House Calls: Hurricane Damage
Dear Edith: We are buying a house in Cape Coral, Florida, and are supposed to close soon. The seller has evacuated and may not return.
If there is more than $5,000 damage, I can get out of the contract. But how is the amount of damage determined? Because of the scope of the storm, it may take weeks just to get an insurance adjuster there. -- to askedith.com
In most sales contracts, the closing date is just a target, not binding. Unless "specific performance" has been made part of the agreement, you can ask for postponement till everyone knows more.
You don't exactly say whether you want out, but in any case, it may be time for legal help. If you have a family attorney, you might ask him or her to suggest a lawyer who specializes in real estate in Cape Coral. I'm sure they're flooded with similar questions there.
Dear Ms. Lank: My mother purchased a plot of land in Arkansas back in the 1960s for $50. She is gone now and as an only child I inherited this worthless undeveloped land. Her attorney advised me to just keep it, pay the taxes and perhaps some day it would be worth money. I have been paying taxes of $4 to $6 per year.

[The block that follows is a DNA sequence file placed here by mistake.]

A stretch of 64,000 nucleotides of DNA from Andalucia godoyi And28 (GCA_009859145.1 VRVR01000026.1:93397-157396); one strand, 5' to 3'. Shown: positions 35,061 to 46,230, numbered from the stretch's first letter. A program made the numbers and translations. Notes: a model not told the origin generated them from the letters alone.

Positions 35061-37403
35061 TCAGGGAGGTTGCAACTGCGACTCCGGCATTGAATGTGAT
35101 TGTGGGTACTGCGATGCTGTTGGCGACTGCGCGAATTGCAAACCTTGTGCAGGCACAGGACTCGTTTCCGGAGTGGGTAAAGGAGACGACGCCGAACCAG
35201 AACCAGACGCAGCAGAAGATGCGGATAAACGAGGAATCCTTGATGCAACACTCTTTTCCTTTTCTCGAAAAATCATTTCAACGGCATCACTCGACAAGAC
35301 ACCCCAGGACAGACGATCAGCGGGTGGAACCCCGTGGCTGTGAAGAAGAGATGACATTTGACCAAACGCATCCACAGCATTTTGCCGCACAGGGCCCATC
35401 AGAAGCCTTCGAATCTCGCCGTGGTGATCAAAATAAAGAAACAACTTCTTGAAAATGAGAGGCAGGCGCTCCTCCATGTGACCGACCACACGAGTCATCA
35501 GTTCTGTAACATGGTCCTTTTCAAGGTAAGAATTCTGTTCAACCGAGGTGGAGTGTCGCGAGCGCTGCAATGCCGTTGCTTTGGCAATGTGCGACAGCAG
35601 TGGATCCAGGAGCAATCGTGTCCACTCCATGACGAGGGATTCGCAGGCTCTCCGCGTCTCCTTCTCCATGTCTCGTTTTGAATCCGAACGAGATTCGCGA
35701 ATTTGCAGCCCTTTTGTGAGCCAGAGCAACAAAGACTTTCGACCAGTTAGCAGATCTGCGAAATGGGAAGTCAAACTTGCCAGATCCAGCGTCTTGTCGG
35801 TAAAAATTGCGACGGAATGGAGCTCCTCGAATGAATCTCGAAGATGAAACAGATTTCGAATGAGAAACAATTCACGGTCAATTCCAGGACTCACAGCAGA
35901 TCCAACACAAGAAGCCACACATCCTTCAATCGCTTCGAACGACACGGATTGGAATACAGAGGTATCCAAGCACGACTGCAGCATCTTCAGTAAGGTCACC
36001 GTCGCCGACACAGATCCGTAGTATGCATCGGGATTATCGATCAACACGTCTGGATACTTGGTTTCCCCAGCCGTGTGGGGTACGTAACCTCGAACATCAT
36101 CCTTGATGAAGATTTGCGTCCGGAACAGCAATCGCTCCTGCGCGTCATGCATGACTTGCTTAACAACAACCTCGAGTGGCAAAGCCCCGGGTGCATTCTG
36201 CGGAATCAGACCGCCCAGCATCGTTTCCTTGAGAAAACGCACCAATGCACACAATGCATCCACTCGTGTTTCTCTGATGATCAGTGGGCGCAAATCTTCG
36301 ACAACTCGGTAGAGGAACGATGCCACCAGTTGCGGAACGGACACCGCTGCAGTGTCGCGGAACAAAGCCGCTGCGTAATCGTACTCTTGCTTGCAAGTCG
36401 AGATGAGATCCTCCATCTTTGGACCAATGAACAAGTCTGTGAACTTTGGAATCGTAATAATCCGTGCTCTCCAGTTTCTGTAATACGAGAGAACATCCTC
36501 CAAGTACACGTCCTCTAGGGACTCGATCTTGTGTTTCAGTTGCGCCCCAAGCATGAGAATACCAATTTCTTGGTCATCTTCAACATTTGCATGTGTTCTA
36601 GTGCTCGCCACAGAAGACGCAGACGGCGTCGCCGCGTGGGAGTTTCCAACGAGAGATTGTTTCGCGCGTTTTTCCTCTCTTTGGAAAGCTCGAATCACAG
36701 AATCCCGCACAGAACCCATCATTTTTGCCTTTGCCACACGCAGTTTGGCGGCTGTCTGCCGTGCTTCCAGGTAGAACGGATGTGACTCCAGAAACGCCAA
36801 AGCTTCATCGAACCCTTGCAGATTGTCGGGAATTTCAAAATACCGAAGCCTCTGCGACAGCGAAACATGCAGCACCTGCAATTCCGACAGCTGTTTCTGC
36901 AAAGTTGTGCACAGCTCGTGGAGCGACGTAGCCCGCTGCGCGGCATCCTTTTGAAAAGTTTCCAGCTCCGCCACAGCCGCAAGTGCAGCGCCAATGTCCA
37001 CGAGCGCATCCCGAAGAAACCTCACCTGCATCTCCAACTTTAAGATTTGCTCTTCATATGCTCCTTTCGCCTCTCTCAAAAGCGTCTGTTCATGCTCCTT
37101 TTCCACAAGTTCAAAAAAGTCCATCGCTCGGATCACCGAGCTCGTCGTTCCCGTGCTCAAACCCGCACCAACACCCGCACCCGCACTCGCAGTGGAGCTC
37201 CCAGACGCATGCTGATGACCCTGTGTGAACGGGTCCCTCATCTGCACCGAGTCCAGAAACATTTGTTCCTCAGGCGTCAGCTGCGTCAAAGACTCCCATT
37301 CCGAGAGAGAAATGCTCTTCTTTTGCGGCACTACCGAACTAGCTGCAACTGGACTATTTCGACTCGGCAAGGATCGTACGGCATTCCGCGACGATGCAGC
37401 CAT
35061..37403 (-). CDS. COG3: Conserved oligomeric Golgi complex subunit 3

Apparently, there is a lake somewhere nearby and they sent me a letter a couple of years ago with an assessment fee to use their boat docks. I told them I had no intention of paying and have not heard from them since.
Well, it is 2017, I am 77 years old and don't want my son to be saddled with a worthless lot when I am gone. Do I just quit paying the taxes and ignore the county's threats to claim the land? Or is there something else you could recommend? I am on fixed income and do not wish to pay an attorney for an opinion. -- V. R.
On the internet you -- or a younger friend -- can find names of real estate brokers where the land is located. It won't cost anything to consult an agent or two in that area. It's hard to picture a plot that is taxed for that little but they'll have opinions on whether it has any value. Even if small, it may, for example, be attractive to the owners of parcels directly adjoining it.
If you just stop paying taxes, by the way, the county will eventually take the land. But if you don't care about it, that's one solution.